One example is the MIND (Mediterranean-DASH Intervention for Neurodegenerative Delay) diet, which recommends primarily cooking with olive oil. It combines the traditional Mediterranean diet with the Dietary Approaches to Stop Hypertension (DASH) diet.
In population studies, individuals following the MIND diet demonstrate slower declines in mental sharpness and memory with age, as well as after stroke.
A 4.5-year study in 923 people found a 53% reduction in the rate of Alzheimer's disease in those who most strictly adhered to the diet.
The diet's combination of brain-boosting foods may likewise be responsible for its benefits. Besides olive oil, the MIND diet is high in vegetables, berries, nuts, whole grains, and fish. It's also low in sodium.
Furthermore, animal and test-tube research suggests that oleocanthal, a compound in olive oil, may help reduce brain plaques associated with Alzheimer's disease. All the same, human research is needed.
Diets high in olive oil may help prevent mental decline associated with aging, as well as reduce your risk of Alzheimer's disease.
7–10. Other Potential Health Benefits
Though research is limited, cold pressed olive oil may offer other potential health benefits. These include:
- Reduced risk of type 2 diabetes. Human studies link diets highest in olive oil — up to 1.5 tablespoons (20 ml) per day — with a 16% lower risk of type 2 diabetes.
- Improved blood sugar levels. In a small study, people taking 20 mg of concentrated oleuropein, a compound in olive oil, experienced a 14% lower blood sugar spike following a meal than those taking a placebo.
- Constipation relief. According to some small studies, taking as little as 1 teaspoon (5 ml) of olive oil daily may treat constipation.
- Delayed progression of osteoarthritis. Animal research notes that olive oil and its compounds may fight osteoarthritis by preventing damage to cartilage, the protective cushioning in joints.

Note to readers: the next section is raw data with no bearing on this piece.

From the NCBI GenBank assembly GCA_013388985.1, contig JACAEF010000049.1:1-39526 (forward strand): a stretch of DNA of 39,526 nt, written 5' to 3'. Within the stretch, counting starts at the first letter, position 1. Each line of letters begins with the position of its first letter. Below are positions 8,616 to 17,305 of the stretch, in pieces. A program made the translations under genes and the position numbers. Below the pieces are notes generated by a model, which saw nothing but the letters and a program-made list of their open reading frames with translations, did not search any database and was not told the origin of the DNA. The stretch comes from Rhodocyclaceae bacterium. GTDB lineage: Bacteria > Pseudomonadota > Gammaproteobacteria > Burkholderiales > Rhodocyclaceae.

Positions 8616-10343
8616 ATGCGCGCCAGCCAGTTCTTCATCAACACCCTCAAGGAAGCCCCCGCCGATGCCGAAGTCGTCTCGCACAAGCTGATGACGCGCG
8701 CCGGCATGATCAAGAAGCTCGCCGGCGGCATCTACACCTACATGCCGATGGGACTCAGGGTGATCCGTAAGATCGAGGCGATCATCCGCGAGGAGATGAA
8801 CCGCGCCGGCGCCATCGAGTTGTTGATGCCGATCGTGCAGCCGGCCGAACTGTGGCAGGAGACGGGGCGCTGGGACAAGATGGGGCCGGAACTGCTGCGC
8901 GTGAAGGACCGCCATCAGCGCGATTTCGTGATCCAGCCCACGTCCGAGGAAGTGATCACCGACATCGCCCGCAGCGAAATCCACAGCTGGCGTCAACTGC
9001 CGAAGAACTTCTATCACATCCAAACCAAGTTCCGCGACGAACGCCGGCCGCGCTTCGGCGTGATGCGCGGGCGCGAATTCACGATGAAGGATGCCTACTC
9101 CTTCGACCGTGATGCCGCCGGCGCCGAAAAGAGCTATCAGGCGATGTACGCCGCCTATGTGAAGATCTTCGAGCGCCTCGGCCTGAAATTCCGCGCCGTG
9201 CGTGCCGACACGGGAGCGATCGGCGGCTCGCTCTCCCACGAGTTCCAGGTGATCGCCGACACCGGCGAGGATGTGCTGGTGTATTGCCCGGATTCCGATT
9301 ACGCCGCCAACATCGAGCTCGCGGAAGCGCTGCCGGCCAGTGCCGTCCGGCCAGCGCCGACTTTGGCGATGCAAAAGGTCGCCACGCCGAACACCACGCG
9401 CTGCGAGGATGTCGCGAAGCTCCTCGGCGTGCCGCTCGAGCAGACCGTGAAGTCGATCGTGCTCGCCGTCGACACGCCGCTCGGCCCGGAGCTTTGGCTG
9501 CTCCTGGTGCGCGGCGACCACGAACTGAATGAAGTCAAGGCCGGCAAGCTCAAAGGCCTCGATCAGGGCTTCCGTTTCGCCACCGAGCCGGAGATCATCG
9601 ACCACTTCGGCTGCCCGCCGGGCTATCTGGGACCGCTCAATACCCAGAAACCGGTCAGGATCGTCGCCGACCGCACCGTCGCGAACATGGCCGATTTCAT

Keep in mind that more research is needed.
Early research suggests that olive oil and its compounds may help reduce your risk of type 2 diabetes, improve blood sugar levels, relieve constipation, and fight osteoarthritis.
11. May Benefit Hair, Skin, and Nails
Though there is limited scientific evidence to support the topical application of olive oil, it's a common ingredient in many soaps, body washes, and lotions.
Some popular cosmetic uses for olive oil are:
- Hair treatment. Use 1–2 tablespoons (15–30 ml) of olive oil to treat split ends or gently massage it into your scalp to relieve dryness. Afterward, shampoo and rinse thoroughly.
- Moisturizer. To hydrate your skin, apply a thin layer after showering or mix a dime-sized amount into your regular lotion before use. You may need to blot excess oil with a towel.
- Cuticle conditioner. Massage a drop of olive oil into each fingertip to treat chapped, cracked, or dry cuticles.
Since lower-grade olive oils may harbor potential skin irritants, it's best to stick to extra virgin and virgin olive oils, which are both cold pressed.
Though olive oil may be an effective moisturizer for hair, skin, and nails, there's little scientific evidence to back these uses. What's more, it may be inappropriate for people with sensitive skin.
12. Easy to Add to Your Diet
Cold pressed olive oil is not only a great cooking oil for sautéing, roasting, and baking but also an ideal ingredient in salad dressings, sauces, and marinades.
Replacing saturated fat with this oil may be particularly beneficial for your health. Consider these easy food swaps:
- When cooking, replace butter, shortening, lard, or bacon grease with cold pressed olive oil.
- Instead of buying creamy salad dressings, try ones made with olive oil — or make your own.
- Opt for olive-oil-based sauces like pesto over cream- or cheese-based ones.
- For a vegetable dip, try hummus made with olive oil instead of blue cheese or ranch dressing.
- Instead of buttering your bread, dip it in cold pressed olive oil and seasonings.
Cold pressed olive oil also works for deep frying, but you should limit your use of this cooking method because of the excess calories it provides.
Furthermore, olive oil is still calorie-dense. If you monitor your calorie intake, be sure to use this fat within your daily allotment to avoid unwanted weight gain.
Cold pressed olive oil is a heart-healthy fat for daily cooking and works especially well in dressings, sauces, and dips.
The Bottom Line
Cold pressed olive oil may retain more nutrients than olive oils treated with heat.
It's loaded with healthy fats, vitamins E and K, and several antioxidants and anti-inflammatory compounds. These nutrients may promote brain and heart health, in addition to other benefits.
You may stand to gain the most if you use cold pressed olive oil in place of other fats, such as lard, butter, or margarine.